R-Ladies Global's disapproval of DataCamp

R-Ladies Global's disapproval of DataCamp's handling of sexual assault
community

This blog post is a slightly extended version of the official statement the R-Ladies Global organization made via Twitter, in a form that is easier to share. The views expressed here are the views of the R-Ladies Global Team signing at the end of this post and do not represent the R-Ladies community at large.

Why we condemn DataCamp’s handling of sexual assault

We are very disappointed by the way DataCamp handled the sexual assault of an employee by a C-level executive. We strongly support the target who is a member of our community and condemn DataCamp for their lack of accountability and transparency around this issue. As remarked by no_reply, DataCamp “quietly published a "community" post, in which they admit an executive sexually assaulted (”uninvited physical contact“) an employee.”

We applaud the collective action from the DataCamp instructor community for pushing for this accountability and transparency, with countless hours of working with the assault target, DataCamp employees, executives, content developers, and members of the R Community at large. As explained by Erin LeDell, “After many months of collective negotiating by the instructor community to demand more transparency & accountability, [DataCamp] still did nothing. Their public announcement is a response to a letter we sent to DataCamp one day prior, signed by over 100 DataCamp instructors.”.

We are not satisfied with the response from DataCamp. As underlined by Julia Silge and Mara Averick, the post used “details in victim-blaming ways”.

How could you stand up for more accountability?

If you are unsatisfied with DataCamp’s actions and response, you could use your voice and your wallet to vote for more accountability. Below we have summarized ideas about how you can show your disapproval of DataCamp’s response, as collected from a thread started by Jesse Mostipak, with contributions from Chris Engelhardt, Laura Ación, Bruna Wunderwald, and Erin LeDell.

  1. Cancel your subscription.

  2. Cancel your organization’s subscription.

  3. Remove links/recommendations to use DataCamp from your material.

  4. Stop developing content/lectures for them. Folks who are not customers can alter behavior as well.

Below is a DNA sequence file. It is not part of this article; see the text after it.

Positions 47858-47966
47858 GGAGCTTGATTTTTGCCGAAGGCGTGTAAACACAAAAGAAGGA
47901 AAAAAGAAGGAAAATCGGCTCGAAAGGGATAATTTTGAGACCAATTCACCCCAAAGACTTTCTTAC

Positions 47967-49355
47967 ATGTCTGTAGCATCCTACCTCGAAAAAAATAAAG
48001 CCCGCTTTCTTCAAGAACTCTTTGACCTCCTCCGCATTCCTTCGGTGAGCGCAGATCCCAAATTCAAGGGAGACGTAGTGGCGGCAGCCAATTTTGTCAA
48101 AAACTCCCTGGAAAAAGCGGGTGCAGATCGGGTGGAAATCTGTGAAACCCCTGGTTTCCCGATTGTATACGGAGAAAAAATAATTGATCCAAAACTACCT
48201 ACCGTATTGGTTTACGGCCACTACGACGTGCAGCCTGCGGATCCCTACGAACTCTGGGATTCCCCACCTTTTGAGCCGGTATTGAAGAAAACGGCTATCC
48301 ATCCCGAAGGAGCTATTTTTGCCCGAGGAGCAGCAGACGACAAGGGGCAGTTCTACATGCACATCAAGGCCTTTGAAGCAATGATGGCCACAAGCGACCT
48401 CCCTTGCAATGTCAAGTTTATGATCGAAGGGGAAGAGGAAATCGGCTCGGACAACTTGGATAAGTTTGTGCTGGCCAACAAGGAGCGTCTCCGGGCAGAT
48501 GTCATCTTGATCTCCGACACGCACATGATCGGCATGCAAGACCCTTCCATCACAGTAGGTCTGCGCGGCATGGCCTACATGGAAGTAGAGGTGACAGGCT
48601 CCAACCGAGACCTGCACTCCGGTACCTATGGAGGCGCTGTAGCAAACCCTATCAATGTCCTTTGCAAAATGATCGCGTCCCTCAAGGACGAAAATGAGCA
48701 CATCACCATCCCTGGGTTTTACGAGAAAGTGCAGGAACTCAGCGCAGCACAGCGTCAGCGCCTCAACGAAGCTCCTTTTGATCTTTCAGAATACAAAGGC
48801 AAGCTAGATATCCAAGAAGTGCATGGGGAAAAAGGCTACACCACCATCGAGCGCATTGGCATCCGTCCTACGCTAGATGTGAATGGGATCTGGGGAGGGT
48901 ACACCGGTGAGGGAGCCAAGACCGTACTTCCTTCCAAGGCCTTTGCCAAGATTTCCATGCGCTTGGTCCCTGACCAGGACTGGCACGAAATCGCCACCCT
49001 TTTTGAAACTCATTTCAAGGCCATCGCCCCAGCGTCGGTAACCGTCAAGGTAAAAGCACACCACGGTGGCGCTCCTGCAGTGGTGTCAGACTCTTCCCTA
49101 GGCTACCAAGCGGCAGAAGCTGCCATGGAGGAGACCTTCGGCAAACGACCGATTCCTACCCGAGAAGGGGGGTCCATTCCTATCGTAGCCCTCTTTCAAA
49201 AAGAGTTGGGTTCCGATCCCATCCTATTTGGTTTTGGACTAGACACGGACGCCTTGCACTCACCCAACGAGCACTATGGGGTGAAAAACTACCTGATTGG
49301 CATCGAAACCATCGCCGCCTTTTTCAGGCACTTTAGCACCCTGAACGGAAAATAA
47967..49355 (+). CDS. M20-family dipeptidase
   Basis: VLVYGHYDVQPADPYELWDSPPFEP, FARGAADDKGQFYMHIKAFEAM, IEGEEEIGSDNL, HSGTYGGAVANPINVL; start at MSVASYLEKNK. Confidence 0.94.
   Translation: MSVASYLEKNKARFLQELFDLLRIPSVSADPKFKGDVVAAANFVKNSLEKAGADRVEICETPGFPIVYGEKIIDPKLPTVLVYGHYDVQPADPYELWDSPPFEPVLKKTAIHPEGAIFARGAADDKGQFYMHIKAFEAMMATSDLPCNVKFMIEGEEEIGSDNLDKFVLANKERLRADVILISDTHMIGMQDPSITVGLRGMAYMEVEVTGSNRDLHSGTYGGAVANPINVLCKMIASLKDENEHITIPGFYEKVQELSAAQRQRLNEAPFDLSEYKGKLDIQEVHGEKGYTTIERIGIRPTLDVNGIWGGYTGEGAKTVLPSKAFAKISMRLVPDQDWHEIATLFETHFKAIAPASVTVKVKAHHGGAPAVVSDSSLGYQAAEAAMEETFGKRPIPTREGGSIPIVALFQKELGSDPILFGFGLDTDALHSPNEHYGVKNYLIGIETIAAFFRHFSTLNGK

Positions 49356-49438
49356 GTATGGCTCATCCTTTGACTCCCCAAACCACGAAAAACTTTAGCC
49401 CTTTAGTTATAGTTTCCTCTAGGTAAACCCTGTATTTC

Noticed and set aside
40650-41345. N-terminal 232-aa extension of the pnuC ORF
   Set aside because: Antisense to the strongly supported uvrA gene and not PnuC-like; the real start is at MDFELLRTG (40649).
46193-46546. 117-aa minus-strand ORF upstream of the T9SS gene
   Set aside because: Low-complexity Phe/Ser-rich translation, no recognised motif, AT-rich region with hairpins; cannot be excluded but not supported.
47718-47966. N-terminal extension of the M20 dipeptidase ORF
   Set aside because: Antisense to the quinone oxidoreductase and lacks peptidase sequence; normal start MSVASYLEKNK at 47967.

5. Take your DataCamp stickers off your laptop/car/water bottle/ etc.

  6. Just say “No” when they ask you to do a podcast.

  7. Don’t accept DataCamp as a sponsor of events you organize.

  8. Delete your account (even if you don’t have a paid subscription anymore).

  9. Remove your tweets containing “DataCamp” by searching DataCamp from:@youruser (replace @youruser by your own handle) in Twitter search and deleting the old tweets that endorsed them in any way.

  10. Unfollow Datacamp from social media like Twitter, Facebook, etc.

  11. If you are working on a course or project for DataCamp, you can put your work on hold until you feel that appropriate and sufficient action has been taken on behalf of DataCamp.

These are ideas of what you could do. It is up to you to decide what you want or can do, given your personal situation.

We feel for anyone who finds themselves in a difficult situation regarding their involvement (whether as employees or content developers) with DataCamp. Please be assured that our criticism is directed at the leadership team of DataCamp who made these decisions and who have the opportunity and power to rectify this situation.

Any women or gender minorities who want to discuss this matter (or any other) with other R-Ladies, please join our community slack.

Let’s keep working on a safe community for everyone!

The R-Ladies Global Leadership Team (Gabriela de Queiroz, Hannah Frick, Erin LeDell, and Claudia Vitolo) with Laura Ación and Maëlle Salmon (members of the R-Ladies Global Team)